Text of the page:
Yesterday our pastor preached on that terribly difficult, in many ways head-scratching text in Romans 7 where the Apostle Paul describes himself as sold as a slave to sin; this just after telling us in chapter 6 that we are not slaves of sin and just before he declares in chapter 8 that Christ has "set us free from the law of sin and death"!
So notoriously tricky is this passage that I recall the great Dr. Richard Gaffin saying that he'd changed his view of Romans 7 so many times it now basically depends on how he feels when he gets up in the morning!
Pastor Alfred took the minority view in his interpretation of the passage, arguing that Paul is speaking of his current, ongoing struggles with sin as a mature believer. And, given that difficult decision, preached a magnificent sermon full of vast wisdom and hope for the believer struggling with the ongoing presence and power of sin.
I agreed wholeheartedly with and took comfort and warning from all of it.
Except that he inadvertently convinced me (I think) that his interpretive decision is wrong.
I won't go into all the details, but essentially I've come to the conclusion that the best way to understand all of the difficult nuances in the passage is to understand Paul as describing the existential experience of the Old Covenant believer, still under the "way of the written code" and not (yet) the "new way of the Spirit." (7:6). This was the view, I believe, of the late John Stott, for example, and it allows us to understand how the person described can legitimately say he "delights in God's law" (7:22), for this person is not an unbeliever. But it also accounts for why this person needs something more than the law; it describes the law's impotence to generate obedience. It seems so fitting to me that the passage ends with a despairing cry, "Who will rescue me from this body of death"? Jesus Christ will! Is this not exactly what Paul elsewhere says was the purpose of the Old Covenant administration: As a schoolmaster to drive a person to Christ (Gal. 3:23-24)? I think this really fits. And it fits especially well with the immediately following statement: "Therefore, there is now no condemnation for those who are in Christ Jesus, because through Christ Jesus the law of the Spirit of life set me free from the law of sin and death." This seems clearly in contrast to what just came before!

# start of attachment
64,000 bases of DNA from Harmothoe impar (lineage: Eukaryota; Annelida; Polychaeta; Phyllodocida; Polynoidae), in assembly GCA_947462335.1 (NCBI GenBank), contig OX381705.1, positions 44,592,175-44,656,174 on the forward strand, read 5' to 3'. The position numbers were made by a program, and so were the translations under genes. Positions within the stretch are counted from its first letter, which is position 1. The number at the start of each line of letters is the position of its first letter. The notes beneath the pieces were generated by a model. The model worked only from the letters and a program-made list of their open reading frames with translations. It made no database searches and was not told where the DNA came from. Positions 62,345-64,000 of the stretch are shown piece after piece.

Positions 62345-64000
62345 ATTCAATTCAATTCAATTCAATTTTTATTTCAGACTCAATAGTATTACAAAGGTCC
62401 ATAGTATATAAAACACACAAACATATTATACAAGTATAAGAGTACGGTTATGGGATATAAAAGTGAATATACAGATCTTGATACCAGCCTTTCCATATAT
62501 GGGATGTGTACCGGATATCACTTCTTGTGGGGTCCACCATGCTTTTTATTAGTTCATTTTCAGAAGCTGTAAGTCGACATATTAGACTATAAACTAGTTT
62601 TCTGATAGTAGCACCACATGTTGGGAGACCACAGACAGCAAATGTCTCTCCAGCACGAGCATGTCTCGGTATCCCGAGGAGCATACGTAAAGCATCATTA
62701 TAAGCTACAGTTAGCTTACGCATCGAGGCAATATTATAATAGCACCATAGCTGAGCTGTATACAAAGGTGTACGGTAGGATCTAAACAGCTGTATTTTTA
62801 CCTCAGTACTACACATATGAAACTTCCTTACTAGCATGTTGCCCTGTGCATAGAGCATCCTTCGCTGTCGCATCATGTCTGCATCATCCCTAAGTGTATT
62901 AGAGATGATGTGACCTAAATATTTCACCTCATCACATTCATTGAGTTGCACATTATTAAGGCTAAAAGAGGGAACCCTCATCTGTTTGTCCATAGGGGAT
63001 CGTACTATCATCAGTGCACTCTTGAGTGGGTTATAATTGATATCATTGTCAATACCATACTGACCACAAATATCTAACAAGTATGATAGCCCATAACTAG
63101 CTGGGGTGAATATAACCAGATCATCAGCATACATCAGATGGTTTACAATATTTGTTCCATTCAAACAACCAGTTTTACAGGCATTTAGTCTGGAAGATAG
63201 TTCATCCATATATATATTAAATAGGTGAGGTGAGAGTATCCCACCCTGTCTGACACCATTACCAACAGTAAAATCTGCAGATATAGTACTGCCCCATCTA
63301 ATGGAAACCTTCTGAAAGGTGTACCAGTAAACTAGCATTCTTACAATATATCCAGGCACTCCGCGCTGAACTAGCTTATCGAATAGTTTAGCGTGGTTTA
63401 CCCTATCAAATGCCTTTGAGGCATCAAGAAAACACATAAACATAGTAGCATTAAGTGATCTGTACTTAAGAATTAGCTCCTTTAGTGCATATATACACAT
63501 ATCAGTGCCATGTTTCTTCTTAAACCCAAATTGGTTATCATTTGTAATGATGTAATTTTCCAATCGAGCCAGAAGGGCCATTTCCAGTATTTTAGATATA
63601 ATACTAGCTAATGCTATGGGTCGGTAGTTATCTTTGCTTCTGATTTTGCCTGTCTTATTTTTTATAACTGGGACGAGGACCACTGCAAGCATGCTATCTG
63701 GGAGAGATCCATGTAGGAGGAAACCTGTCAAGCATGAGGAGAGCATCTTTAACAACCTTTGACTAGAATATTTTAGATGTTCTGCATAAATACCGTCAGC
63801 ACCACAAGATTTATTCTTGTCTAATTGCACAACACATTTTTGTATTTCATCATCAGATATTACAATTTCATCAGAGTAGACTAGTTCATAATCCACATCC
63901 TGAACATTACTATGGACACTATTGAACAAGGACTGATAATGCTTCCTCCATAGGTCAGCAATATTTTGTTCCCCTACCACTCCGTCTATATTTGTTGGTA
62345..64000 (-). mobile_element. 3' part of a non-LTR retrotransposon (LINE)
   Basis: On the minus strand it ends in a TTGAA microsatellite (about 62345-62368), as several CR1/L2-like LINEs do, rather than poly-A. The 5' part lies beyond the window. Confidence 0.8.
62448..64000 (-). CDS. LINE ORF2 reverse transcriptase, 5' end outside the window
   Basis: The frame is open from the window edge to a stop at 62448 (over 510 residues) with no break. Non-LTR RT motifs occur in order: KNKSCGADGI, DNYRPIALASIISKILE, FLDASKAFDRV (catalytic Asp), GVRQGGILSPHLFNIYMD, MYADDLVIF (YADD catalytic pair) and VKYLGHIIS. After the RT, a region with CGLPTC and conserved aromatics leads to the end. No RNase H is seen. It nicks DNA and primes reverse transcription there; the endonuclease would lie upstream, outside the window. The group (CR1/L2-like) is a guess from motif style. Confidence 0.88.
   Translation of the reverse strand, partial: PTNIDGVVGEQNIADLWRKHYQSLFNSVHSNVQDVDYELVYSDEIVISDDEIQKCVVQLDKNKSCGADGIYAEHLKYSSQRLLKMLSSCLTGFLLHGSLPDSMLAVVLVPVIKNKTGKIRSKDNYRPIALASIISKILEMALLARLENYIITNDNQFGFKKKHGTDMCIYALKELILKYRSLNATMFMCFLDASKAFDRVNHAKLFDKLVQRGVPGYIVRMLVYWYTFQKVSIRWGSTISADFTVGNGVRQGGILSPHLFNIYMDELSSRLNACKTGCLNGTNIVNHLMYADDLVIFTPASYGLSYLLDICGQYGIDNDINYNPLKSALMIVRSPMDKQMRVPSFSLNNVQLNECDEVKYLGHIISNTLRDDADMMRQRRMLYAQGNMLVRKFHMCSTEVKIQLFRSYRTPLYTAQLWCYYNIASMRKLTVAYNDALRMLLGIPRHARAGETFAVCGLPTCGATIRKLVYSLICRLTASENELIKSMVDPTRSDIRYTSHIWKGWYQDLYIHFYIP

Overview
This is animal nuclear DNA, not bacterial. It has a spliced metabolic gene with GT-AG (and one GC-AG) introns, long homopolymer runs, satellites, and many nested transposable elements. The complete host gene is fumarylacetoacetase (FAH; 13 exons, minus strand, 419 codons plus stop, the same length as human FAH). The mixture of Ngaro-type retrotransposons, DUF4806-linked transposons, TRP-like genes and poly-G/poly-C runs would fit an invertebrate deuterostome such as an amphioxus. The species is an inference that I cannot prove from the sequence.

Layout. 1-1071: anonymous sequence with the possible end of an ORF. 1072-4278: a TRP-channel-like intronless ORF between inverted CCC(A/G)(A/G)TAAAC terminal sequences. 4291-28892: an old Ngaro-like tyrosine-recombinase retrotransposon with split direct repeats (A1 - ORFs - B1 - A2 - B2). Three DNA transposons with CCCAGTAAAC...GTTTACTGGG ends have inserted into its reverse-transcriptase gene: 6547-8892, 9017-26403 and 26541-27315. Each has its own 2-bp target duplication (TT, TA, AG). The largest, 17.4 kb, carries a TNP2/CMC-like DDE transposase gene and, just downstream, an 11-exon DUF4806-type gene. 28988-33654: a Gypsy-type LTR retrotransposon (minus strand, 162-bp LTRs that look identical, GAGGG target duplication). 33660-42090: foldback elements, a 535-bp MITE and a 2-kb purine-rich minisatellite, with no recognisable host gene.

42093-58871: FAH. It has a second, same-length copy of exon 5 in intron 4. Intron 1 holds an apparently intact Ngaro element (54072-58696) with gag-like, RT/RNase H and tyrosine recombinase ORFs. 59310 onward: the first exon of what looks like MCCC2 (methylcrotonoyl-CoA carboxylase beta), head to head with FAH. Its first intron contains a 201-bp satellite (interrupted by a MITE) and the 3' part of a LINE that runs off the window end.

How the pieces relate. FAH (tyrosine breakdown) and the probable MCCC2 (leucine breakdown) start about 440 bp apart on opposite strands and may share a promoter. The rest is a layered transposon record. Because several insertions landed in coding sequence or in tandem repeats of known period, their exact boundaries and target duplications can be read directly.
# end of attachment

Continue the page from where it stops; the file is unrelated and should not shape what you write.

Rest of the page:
Don't misunderstand: this is not meant to deny, not even for one moment, the reality of an ongoing struggle with indwelling sin. In fact, last night we had a particularly edifying small group discussion about the sermon, and somebody brought up something that turned into something really quite compelling. Reflecting on the nature of repentance, he said something like, "Simply saying no to sin is not enough. It must be a turning from sin to God." To which I then piped in and said, "You can tell sin 'no' all day long, keep it at arm's length, stare it down, even. It will conquer you if you don't actually turn your back on it."
And then someone brought up The Addiction, the 1995 vampire movie that also happens to be the finest Christian film ever made. In the film, the vampire always tells the victim to "Look me in the eye and tell me to go away." The invariable * response from the victim is: "Please, don't hurt me!" At which point the vampire sighs in disgust and proceeds to bite away. That is precisely how we are with sin: "Please, don't hurt me!" We don't command it to get lost and flee.
* Spoiler alert: the only exception in the film is the Christian evangelist who, invited to go with the vampire, steadfastly refuses, even invoking the name of Jesus. This enrages the vampire, of course, for she'd never had a refusal before!
I thought this theme from The Addiction was simply perfect. You cannot win a staring contest with sin. You cannot indulge it with the plaintive request that it not hurt you. You must resist, not with your own resources, for you have none. With God's resources, the Spirit of life who, Paul says, has set you free from the law of sin and death. The only hope in resisting sin is to turn to him!
Oh, and who brought up The Addiction example? Okay, I'll tell you.
The same guy who preached the sermon. He might have got it wrong, but he also got it so, so right.